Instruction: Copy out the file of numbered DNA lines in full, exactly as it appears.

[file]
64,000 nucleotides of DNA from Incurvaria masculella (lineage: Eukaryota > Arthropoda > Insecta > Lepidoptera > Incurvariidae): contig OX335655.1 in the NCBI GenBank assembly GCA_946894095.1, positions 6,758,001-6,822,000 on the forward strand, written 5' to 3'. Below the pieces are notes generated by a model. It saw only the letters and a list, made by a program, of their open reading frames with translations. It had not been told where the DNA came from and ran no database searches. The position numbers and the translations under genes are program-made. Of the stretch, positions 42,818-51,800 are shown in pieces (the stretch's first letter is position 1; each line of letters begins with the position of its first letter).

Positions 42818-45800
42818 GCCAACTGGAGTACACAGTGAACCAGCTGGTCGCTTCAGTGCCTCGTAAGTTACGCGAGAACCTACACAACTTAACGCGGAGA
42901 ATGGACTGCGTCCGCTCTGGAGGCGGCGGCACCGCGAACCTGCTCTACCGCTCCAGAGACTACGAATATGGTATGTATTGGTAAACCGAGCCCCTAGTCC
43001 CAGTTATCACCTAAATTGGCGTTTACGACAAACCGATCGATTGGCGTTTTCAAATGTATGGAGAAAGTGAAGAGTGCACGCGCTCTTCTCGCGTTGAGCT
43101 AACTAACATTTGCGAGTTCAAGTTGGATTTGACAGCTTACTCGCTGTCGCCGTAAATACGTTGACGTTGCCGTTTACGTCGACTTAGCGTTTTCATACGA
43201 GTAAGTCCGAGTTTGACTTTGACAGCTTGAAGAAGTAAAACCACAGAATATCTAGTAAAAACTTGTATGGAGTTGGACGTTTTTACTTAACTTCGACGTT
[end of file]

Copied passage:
64,000 nucleotides of DNA from Incurvaria masculella (lineage: Eukaryota > Arthropoda > Insecta > Lepidoptera > Incurvariidae): contig OX335655.1 in the NCBI GenBank assembly GCA_946894095.1, positions 6,758,001-6,822,000 on the forward strand, written 5' to 3'. Below the pieces are notes generated by a model. It saw only the letters and a list, made by a program, of their open reading frames with translations. It had not been told where the DNA came from and ran no database searches. The position numbers and the translations under genes are program-made. Of the stretch, positions 42,818-51,800 are shown in pieces (the stretch's first letter is position 1; each line of letters begins with the position of its first letter).

Positions 42818-45800
42818 GCCAACTGGAGTACACAGTGAACCAGCTGGTCGCTTCAGTGCCTCGTAAGTTACGCGAGAACCTACACAACTTAACGCGGAGA
42901 ATGGACTGCGTCCGCTCTGGAGGCGGCGGCACCGCGAACCTGCTCTACCGCTCCAGAGACTACGAATATGGTATGTATTGGTAAACCGAGCCCCTAGTCC
43001 CAGTTATCACCTAAATTGGCGTTTACGACAAACCGATCGATTGGCGTTTTCAAATGTATGGAGAAAGTGAAGAGTGCACGCGCTCTTCTCGCGTTGAGCT
43101 AACTAACATTTGCGAGTTCAAGTTGGATTTGACAGCTTACTCGCTGTCGCCGTAAATACGTTGACGTTGCCGTTTACGTCGACTTAGCGTTTTCATACGA
43201 GTAAGTCCGAGTTTGACTTTGACAGCTTGAAGAAGTAAAACCACAGAATATCTAGTAAAAACTTGTATGGAGTTGGACGTTTTTACTTAACTTCGACGTT